For instance, if you know that you really, really want to binge, it takes a great deal of effort not to. It takes more effort to call a friend or to write in your journal or to do something different. However, think about the future. Take a few moments to think about how you will feel if you do give into the binge. What will you be feeling later? Tomorrow? What if you choose not to? How will you feel then? When you are addicted to bingeing, you associate the binge with pleasure. The idea here is to create new synapses in your brain so that you begin to associate not bingeing with pleasure. So that you begin to find not bingeing more effortless. This is the same with doing things like menial chores that you don’t want to do or things that would be good for you like yoga, meditation or exercise. Try to think about the future. “If I meditate for 20 minutes, I will feel great later. If I go for a 1/2 hour walk, I will feel great afterwards.” As you begin to push through the resistance, you will find that getting things done takes much less effort because you begin to associate productivity with pleasure.
As you practice this, you will be rewarded by having a bed that’s always made, clean dishes, no bills or debt piling up. You will find that life just feels easier. The resistance isn’t necessarily real, it just is. You don’t even have to fight the resistance. You can bring it with you, put it in the car next to you and bring it to the DMV (it will certainly have lots of company there)! This can be so empowering as you begin to take responsibility for your own life and begin to meet your own needs.
If you find that it feels impossible to move through your resistance, you might want to begin to ask your resistance why it’s there with you and what purpose it serves. As you begin to understand why it’s there, you might find that you don’t have use for it anymore. Motivation is hard to muster up, but don’t wait for it. Bring your blase’ attitude with you on whatever you do. You don’t have to say, “I’m going to meditate for 20 minutes” but you can say, “i’m going to meditate for 20 seconds,” and let yourself sit for just a moment. You don’t have to go to the gym for 45 minutes, you can take one quick walk around your block. You don’t even have to do that, you can take a walk out your front door and walk for exactly one minute then turn around. Sometimes, the idea of having to do something can be so overwhelming that it stops you. Don’t make it into an event. Just do whatever you can. You might find that once you get started you can continue longer than you planned. Maybe not. Even just a bit will find your rewards.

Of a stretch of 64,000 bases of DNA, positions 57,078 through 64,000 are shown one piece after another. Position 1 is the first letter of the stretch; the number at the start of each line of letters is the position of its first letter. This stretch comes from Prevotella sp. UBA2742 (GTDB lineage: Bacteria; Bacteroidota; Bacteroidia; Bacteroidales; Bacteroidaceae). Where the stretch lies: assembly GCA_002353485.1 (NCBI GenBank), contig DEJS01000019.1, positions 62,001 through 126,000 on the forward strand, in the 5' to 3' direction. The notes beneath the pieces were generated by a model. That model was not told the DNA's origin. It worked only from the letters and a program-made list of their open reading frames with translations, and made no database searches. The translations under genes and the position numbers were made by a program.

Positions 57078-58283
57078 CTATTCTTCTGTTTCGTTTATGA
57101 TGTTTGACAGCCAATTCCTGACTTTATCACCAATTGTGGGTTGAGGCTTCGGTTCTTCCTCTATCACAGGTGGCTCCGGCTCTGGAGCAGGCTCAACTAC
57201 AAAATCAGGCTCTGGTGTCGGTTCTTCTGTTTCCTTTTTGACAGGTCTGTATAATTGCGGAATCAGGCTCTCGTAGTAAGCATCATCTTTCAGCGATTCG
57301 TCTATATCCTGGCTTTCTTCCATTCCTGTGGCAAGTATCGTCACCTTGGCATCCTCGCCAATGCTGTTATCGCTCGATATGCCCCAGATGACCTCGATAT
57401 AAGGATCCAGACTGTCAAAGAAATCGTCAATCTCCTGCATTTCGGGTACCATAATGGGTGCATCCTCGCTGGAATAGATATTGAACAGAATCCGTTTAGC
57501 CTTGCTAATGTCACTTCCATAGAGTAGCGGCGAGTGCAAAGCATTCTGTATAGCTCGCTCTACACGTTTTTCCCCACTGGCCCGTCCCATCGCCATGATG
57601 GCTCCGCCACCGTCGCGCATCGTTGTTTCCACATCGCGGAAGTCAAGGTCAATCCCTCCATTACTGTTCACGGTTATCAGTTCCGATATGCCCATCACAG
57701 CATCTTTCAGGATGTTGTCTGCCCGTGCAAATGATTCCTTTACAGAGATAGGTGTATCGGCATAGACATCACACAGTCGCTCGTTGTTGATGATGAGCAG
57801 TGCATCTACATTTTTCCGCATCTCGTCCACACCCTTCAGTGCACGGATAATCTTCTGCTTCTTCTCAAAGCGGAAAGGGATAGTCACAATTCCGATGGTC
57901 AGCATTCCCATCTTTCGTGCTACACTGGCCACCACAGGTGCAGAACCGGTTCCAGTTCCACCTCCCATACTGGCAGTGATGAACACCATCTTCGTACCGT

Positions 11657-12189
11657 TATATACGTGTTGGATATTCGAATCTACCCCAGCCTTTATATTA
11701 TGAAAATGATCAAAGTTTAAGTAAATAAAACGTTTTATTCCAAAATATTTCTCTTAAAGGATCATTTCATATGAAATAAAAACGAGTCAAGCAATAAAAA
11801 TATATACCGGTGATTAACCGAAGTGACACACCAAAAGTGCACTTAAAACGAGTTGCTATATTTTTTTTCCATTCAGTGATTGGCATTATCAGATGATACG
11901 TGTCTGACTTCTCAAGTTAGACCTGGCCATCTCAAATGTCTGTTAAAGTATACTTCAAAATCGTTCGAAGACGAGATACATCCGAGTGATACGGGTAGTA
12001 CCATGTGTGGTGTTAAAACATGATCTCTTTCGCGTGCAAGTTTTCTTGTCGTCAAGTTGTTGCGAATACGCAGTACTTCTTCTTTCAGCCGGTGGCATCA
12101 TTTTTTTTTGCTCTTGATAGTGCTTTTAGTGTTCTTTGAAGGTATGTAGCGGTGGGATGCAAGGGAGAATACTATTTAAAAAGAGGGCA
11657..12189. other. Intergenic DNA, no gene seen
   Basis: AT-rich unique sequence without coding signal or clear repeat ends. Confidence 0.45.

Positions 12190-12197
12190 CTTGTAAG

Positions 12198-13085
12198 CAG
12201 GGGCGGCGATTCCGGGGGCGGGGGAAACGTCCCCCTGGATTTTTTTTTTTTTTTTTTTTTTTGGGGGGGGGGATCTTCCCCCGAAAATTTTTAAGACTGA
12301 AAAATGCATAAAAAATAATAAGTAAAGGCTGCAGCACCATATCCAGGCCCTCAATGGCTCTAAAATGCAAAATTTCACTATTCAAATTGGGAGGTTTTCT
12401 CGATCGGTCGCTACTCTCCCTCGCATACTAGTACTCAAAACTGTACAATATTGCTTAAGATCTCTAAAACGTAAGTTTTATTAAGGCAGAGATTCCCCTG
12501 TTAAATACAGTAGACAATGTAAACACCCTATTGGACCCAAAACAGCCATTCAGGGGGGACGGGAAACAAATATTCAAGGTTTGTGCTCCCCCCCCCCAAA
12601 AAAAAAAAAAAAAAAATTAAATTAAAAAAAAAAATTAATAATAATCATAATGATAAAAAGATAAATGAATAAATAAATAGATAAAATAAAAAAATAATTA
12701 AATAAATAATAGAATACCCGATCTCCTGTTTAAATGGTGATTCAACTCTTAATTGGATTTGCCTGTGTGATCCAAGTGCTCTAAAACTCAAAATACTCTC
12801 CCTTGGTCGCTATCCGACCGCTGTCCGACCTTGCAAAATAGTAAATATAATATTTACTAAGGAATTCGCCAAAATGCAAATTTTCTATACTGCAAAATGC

Rather than completely resisting a binge, tell yourself that you’re going to put it off for 20 minutes.
You will find that giving in (to a binge, to facebook, to procrastination) is much less pleasurable as you begin to find the joy in taking control of your life. Things just begin to get easier.
Distractions! Here are 101 things that you can do instead of bingeing. And many of them don’t require deep introspection or recovery activities. They’re just straight up good healthy ways to distract yourself when you want to binge. Sometimes you might just be able to distract yourself right out of a binge.
1. Call a friend, your sponsor, a support person, anyone who you can talk to who will either get your mind off of food, or someone to talk to about whatever it is that you might be feeling.
2. Go for a nice long walk in the fresh air. Walking is both regulating and calming. It soothes your nervous system and helps to calm your mind and body.